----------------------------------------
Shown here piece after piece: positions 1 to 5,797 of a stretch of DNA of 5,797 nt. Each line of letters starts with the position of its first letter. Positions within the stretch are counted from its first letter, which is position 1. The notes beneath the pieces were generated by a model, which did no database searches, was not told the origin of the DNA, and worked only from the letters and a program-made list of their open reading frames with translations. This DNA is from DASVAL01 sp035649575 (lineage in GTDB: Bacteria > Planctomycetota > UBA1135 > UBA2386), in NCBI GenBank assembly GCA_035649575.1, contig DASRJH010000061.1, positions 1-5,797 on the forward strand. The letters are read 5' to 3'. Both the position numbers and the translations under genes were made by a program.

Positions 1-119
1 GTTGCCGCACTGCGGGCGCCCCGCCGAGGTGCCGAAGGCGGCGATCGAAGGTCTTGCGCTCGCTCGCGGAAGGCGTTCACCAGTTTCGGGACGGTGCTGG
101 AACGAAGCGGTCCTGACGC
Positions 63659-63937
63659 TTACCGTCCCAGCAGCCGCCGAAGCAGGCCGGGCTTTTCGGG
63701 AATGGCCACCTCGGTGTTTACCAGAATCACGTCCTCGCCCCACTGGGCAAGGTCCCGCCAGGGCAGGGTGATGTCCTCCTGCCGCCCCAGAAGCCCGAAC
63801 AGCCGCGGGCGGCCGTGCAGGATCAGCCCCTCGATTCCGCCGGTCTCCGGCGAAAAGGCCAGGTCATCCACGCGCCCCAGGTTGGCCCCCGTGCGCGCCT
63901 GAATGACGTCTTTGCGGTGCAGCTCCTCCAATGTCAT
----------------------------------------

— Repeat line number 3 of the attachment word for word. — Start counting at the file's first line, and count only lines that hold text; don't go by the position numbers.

1 GTTGCCGCACTGCGGGCGCCCCGCCGAGGTGCCGAAGGCGGCGATCGAAGGTCTTGCGCTCGCTCGCGGAAGGCGTTCACCAGTTTCGGGACGGTGCTGG